A company doesn't necessarily need to get rid of a boss when her employees are taking stress leave. The U.S. Bureau of Labor Statistics states that employees experience stress as a normal part of their jobs, sometimes to the point that they need time away from work. Absenteeism, however, can be a sign of organizational and communication breakdown as well as lost revenue due to stress-related illness, low staff morale and poor productivity that can seriously impact the bottom line. The important thing is to discover the underlying cause of employee stress and re-orient the business processes.
Assess the Situation
The manager is an obvious scapegoat, but if current organizational structure is inefficient, interpersonal conflict and stress are bound to spiral out of control. It's hard for any manager to save a sinking ship. An in-depth analysis of business processes will shed light on operational issues that need to be addressed. Seeking feedback from staff and involving an independent third party, if possible, provides perspective on workplace stressors.
The Root of the Problem
The World Health Organization estimates that stress costs American businesses $300 billion per year in rising insurance and health care costs, according to an article in "Forbes." While "USA Today" quotes psychologist Robert Hogan stating that 75 percent of working adults report the most stressful aspect of their job is their immediate boss. If bosses are doing their job properly, it could be the recruitment process, lack of orientation or incentive policies that need to be changed.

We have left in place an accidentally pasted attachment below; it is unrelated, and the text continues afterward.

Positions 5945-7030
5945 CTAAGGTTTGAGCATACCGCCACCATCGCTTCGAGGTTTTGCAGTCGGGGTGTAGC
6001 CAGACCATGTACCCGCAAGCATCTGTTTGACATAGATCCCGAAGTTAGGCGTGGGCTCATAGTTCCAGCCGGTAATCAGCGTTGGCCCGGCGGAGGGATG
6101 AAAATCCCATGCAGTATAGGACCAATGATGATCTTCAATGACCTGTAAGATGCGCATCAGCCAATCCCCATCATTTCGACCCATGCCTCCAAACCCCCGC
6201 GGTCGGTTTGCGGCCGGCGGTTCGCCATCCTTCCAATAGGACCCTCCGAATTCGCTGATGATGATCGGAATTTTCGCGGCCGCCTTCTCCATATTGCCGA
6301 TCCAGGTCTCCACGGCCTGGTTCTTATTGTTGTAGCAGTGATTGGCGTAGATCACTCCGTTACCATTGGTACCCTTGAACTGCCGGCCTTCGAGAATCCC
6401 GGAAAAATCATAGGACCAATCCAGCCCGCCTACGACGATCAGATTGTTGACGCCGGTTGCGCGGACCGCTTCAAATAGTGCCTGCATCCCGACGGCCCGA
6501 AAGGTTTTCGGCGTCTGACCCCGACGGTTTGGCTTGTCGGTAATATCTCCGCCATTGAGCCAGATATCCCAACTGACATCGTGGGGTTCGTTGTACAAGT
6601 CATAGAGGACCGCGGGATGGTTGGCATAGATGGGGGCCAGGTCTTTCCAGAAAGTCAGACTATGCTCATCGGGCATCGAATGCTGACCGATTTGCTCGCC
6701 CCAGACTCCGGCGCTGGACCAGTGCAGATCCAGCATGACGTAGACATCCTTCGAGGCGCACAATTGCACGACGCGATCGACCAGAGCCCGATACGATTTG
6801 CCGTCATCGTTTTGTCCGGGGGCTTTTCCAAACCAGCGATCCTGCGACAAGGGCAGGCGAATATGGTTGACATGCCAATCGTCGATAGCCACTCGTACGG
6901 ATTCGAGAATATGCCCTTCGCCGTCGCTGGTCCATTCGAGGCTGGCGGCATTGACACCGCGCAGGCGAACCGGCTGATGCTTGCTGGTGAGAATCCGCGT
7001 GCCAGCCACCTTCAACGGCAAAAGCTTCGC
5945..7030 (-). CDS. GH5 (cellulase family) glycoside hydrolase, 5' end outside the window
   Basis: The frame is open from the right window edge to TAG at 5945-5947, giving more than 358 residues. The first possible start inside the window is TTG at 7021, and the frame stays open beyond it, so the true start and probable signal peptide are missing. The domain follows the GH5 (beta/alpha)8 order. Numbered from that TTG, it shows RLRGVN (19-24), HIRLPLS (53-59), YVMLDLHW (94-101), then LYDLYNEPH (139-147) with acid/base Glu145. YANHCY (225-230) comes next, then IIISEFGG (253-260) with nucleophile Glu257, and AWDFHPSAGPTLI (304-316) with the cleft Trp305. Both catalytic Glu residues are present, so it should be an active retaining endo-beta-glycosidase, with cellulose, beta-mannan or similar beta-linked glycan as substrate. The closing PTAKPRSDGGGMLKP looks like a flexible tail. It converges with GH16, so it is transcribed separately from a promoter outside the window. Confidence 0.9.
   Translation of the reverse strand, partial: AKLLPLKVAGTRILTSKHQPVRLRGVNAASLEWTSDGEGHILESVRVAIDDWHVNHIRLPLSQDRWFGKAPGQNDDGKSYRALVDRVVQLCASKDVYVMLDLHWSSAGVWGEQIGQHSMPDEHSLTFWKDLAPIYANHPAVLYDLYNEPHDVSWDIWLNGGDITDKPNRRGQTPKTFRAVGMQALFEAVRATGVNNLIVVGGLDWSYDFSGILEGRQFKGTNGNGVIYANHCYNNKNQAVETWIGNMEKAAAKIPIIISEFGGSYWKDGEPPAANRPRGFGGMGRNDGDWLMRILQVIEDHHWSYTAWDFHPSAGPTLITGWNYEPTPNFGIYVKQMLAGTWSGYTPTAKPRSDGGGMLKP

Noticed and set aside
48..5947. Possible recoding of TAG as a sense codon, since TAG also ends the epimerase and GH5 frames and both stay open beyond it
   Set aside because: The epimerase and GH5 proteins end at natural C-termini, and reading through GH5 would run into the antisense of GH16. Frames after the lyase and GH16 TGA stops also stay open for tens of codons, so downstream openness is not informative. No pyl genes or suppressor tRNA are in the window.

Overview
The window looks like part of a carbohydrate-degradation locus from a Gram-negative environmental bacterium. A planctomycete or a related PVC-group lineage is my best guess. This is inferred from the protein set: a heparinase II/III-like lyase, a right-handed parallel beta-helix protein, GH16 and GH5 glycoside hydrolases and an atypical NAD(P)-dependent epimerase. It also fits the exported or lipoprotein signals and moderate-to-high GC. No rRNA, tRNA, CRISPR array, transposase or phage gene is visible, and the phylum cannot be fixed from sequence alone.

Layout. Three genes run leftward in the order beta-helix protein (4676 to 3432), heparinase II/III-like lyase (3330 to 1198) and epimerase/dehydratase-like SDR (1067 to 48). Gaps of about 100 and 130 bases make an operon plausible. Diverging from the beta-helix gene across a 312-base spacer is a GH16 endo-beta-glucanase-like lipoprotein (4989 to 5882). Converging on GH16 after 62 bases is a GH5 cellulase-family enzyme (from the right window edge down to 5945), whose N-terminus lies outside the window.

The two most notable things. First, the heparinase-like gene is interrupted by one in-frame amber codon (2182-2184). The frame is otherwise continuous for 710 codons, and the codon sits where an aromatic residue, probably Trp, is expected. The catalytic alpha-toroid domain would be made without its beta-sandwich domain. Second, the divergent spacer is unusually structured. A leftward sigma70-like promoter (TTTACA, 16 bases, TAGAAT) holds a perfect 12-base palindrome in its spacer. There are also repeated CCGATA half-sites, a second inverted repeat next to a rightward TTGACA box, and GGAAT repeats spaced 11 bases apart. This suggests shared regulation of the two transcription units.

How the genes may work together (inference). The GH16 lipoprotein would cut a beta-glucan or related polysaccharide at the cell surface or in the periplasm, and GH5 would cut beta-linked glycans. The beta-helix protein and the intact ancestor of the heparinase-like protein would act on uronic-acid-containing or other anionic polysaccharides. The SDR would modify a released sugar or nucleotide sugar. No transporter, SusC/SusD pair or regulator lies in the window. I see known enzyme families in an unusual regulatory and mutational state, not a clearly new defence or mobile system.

Staff skills should be aligned with their role in the company. Perhaps your manager is better suited to an analyst role. Incorporating changes such as cultural awareness training that's vital for maintaining interpersonal relations in a multicultural environment can improve teamwork. Finding creative ways to relieve employee stress, implementing work-life balance policies or a new health program can do wonders to lift staff morale and ease stress.
It's important to implement procedures for staff grievances, develop a staff manual and open up lines of communication. Develop a culture of openness, seek regular feedback from employees in the form of a staff survey and then report the findings. Review recruitment and training policies, and implement steps that can circumvent personnel and operational issues being overlooked. If a manager or other staff member is found to be incompetent, after evidence has been documented, she can be put on notice or given a warning. Rushing into a dismissal scenario risks potential allegations of discrimination or lawsuits.
Caroline Banton has more than 14 years of experience in the communications and publishing fields, working in global development and finance. Her articles have covered business, economics and recruitment, among other topics. Banton holds an M.B.A. in marketing management.